233. We see then why a particular man is to be taken as the type of the incarnation. But why Jesus more than any other particular man? To this question also Hegel supplies an answer. According to Hegel, as we have seen, different men are incarnations of God differing in their perfection. One man is more of an incarnation of God than another. Is this the explanation? Was Jesus the most perfect man – and therefore the most perfect incarnation of God – who has lived on earth, or at any rate who has been known to history? And is he the fitting representative of the incarnation, for those who need a representation, because he is, in truth and intrinsically, the most perfect example of it? This is not Hegel’s view. It would be improbable, to begin with, that he should have thought that Jesus was the most perfect man of whom history tells us. His conception of human nature was not one which would lead him to accept as his ideal man one who was neither a metaphysician nor a citizen.
But whatever may. have been Hegel’s opinion on this point, it is quite certain that it was not in the perfection of the character of Jesus that he found the reason which made it appropriate to take Jesus as the type of the incarnation. For it is not the life, but the teaching on which he lays stress. Not in the perfection of his character, but in the importance of the teaching expressed in his words, or implied in his life, consists the unique importance of Jesus to the history of religious thought.
Hegel treats of the Passion at some length. But he says nothing of courage, of gentleness, of dignity – qualities which he would have been the last to ignore if they had been relevant. He is entirely occupied with the metaphysical significance of the “death of God."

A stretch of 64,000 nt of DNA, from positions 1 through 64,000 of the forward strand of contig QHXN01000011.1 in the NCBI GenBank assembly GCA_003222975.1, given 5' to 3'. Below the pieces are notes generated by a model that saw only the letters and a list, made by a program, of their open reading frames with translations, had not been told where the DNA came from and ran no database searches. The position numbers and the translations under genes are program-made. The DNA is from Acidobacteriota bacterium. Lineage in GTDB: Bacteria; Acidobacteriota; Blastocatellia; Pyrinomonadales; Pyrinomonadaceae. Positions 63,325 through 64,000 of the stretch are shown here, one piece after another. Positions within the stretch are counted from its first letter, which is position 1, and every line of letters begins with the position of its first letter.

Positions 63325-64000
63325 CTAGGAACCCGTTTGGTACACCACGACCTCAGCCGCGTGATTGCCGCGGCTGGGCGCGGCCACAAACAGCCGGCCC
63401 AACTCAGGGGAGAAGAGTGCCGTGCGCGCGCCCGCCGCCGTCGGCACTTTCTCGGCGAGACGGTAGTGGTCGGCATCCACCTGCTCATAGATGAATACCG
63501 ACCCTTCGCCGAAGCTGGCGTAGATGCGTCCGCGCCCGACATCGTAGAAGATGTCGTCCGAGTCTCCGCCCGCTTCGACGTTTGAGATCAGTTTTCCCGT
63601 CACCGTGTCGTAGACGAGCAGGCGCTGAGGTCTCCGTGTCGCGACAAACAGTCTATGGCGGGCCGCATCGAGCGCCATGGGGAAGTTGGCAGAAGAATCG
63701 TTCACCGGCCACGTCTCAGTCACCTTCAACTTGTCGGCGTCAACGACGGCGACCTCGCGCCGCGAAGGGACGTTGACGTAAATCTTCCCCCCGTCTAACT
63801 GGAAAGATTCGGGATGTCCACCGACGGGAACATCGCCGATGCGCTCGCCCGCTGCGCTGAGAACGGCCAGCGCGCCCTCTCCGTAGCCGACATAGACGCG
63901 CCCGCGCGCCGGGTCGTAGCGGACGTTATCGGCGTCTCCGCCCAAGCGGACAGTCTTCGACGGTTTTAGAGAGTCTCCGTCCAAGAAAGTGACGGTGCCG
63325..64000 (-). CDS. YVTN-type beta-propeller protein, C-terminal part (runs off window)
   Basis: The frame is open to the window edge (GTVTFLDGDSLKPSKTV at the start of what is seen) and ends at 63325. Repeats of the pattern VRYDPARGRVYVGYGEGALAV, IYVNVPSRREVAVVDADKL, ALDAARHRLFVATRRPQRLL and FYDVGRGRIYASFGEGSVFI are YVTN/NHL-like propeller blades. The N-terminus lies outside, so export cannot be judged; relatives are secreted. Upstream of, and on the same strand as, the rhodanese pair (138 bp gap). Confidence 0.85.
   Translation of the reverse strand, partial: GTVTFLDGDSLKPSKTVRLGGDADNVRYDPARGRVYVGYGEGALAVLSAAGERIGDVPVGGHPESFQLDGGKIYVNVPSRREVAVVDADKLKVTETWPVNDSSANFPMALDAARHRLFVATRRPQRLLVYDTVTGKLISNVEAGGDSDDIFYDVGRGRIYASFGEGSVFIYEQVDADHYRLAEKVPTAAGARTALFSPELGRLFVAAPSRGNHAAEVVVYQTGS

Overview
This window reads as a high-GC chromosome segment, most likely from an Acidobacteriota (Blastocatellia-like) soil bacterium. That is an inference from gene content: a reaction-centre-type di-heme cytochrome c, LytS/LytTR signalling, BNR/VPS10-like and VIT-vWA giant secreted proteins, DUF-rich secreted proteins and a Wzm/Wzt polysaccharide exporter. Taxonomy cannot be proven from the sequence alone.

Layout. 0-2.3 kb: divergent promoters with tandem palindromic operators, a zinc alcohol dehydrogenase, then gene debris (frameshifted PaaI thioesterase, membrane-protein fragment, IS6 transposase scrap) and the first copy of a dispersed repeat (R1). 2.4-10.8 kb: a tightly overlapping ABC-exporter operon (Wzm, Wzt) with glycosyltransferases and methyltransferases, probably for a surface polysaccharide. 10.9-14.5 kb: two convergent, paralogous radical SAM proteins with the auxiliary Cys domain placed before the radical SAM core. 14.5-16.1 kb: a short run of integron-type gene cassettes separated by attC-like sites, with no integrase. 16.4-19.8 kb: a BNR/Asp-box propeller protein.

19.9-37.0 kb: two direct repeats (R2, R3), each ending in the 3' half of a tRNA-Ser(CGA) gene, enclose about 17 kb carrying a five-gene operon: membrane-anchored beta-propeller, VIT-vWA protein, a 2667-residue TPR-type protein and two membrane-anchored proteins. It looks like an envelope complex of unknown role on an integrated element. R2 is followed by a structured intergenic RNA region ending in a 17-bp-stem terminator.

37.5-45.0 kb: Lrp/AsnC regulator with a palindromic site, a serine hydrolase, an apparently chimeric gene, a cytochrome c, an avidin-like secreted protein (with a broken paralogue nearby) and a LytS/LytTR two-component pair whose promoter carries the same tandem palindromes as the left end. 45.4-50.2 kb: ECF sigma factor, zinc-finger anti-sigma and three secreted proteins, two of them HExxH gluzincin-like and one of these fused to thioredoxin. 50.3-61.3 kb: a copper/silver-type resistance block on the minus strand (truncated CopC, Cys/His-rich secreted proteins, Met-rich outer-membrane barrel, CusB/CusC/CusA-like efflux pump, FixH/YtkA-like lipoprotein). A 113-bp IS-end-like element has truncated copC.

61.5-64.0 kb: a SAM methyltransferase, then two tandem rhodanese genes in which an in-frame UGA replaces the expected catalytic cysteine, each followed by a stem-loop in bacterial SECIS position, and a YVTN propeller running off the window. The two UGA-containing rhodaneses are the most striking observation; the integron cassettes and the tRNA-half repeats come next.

234. But it was not in the truth and purity of his moral precepts that, according to Hegel, the importance of Jesus’ teaching was to be found. His precepts, like his life, would have appeared one-sided to Hegel – and one-sided in the direction with which Hegel had least sympathy.
On this point we are not left to conjecture. It has been explained that the unity of God and man “must appear for others in the form of an individual man marked off from or excluding the rest of men, not all individual men, but One from whom they are shut off, though he no longer appears as representing the potentiality or true essence which is above, but as individuality in the region of certainty.” He then continues, “It is with this certainty and sensuous view that we are concerned, and not merely with a divine teacher, nor indeed simply with morality, nor even in any way simply with a teacher of this Idea either. It is not with ordinary thought or with conviction that we have got to do, but with this immediate presence and certainty of the Divine; for the immediate certainty of what is present represents the infinite form and mode which the “Is” takes for the natural consciousness. This Is destroys all trace of mediation; it is the final point, the last touch of light which is laid on. This Is is wanting in mediation of any kind such as is given through feeling, pictorial ideas, reasons; and it is only in philosophical knowledge, by means of the Notion only in the element of universality, that it returns again."